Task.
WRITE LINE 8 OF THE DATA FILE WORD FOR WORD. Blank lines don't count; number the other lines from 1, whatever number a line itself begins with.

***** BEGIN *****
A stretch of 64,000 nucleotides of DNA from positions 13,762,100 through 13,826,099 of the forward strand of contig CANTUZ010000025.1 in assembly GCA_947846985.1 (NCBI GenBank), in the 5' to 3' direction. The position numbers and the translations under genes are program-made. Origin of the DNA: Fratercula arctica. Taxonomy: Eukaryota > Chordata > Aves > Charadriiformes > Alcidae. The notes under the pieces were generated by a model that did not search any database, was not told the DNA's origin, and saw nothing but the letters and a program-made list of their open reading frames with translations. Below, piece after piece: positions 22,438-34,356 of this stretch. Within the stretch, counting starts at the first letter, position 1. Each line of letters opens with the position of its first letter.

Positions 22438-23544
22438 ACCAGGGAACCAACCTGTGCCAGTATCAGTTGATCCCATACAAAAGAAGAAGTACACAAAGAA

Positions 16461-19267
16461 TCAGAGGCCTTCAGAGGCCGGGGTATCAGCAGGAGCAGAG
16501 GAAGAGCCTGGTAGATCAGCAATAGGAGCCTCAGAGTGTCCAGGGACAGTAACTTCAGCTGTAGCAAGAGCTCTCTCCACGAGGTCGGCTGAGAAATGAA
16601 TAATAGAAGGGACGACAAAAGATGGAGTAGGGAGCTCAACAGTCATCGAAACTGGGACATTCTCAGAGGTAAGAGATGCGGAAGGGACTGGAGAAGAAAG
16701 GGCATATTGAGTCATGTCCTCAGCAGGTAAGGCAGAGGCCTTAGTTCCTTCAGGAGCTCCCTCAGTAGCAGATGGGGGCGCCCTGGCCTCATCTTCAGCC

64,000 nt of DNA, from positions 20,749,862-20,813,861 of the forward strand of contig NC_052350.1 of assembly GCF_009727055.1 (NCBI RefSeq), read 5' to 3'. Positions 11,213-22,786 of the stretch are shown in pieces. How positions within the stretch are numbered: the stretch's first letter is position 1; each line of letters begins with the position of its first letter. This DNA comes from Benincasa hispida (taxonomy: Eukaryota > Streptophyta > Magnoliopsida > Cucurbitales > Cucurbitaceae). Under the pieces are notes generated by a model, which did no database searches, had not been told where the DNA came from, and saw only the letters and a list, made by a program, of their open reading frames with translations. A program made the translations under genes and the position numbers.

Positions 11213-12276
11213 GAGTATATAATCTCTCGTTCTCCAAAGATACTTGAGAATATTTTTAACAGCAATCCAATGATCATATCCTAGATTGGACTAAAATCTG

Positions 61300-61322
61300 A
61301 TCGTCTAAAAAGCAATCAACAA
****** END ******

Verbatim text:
16701 GGCATATTGAGTCATGTCCTCAGCAGGTAAGGCAGAGGCCTTAGTTCCTTCAGGAGCTCCCTCAGTAGCAGATGGGGGCGCCCTGGCCTCATCTTCAGCC